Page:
updating the North America Industrial Classification System (NAICS) Codes listed in Schedules 4 and 5;

revoking Reg. 336 (Air Contaminants from Ferrous Foundries) which is outdated and redundant;

updating the list of approved dispersion models to remove ISCPRIME;

amending s.10 of the regulation to clarify that operating conditions must include start up, shut down and process malfunctions (upsets), if these conditions result in the highest concentration of a contaminant at a POI;

clarifying that this regulation does not apply to discharges of heat, sound or vibration; and

other technical, administration amendments or consequential amendments to O. Reg. 419/05 or other regulations required to support the proposal.


"Proposed Sector-Based Approach to Managing Air Pollution in the Foundry Sector under O. Reg. 419/05"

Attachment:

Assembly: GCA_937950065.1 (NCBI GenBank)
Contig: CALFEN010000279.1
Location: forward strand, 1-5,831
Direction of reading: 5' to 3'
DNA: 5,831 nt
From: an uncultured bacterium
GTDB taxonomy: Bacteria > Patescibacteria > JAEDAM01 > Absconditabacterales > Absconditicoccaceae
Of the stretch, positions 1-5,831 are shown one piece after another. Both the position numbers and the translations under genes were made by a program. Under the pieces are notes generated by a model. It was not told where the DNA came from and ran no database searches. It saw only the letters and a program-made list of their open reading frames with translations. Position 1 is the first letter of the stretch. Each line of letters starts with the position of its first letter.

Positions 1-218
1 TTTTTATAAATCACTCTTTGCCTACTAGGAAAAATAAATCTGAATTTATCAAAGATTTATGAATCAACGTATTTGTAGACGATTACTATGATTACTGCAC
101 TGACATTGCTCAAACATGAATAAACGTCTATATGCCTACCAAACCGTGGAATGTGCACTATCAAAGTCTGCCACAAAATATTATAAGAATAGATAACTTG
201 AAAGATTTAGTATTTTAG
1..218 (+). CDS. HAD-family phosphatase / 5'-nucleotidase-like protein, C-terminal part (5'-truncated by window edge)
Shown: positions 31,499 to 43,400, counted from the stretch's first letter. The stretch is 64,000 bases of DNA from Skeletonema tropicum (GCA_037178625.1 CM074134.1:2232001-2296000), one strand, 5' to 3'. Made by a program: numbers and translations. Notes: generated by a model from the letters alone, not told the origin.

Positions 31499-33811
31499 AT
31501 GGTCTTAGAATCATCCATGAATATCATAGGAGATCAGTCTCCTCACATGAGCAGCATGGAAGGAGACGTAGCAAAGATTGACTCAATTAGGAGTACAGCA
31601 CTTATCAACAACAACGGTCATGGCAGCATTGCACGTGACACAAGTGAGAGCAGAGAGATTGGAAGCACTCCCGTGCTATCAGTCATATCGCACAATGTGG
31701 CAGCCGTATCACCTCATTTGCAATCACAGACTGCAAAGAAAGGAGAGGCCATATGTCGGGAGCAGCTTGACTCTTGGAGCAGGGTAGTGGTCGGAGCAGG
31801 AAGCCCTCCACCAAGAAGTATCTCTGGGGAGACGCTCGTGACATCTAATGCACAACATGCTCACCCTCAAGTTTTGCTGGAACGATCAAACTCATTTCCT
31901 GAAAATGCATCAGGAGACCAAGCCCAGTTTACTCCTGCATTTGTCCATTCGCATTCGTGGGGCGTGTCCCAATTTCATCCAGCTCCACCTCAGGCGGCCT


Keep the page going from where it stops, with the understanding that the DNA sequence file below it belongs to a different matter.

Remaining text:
There are approximately 100 companies in the Foundry Sector (NAICS Code 3315), many of which are small or medium-sized enterprises, primarily engaged in pouring molten metal into moulds or dies and castings. The sector is facing new standards for lead (with a phase-in date of 2010) and cadmium (by 2013). MOE is also reviewing standards for chromium, nickel, manganese, copper and zinc. The proposed Technical Standard for the sector covers:

the contaminant(s) of concern (lead, chromium, cadmium, manganese, nickel, arsenic, vanadium, mercury, VOCs, and suspended particulate);

significant sources of those contaminants and the technical and operational methods available to minimize impacts;

ventilation / emission capture requirements for sources;

specified pollution control devices;

operating and maintenance requirements;

record keeping and reporting requirements; and

timelines for implementation those requirements (ranging from 3 months to February 1, 2014).


"Proposed Sector-Based Approach to Managing Air Pollution in the Forest Products Sector under O. Reg. 419/05"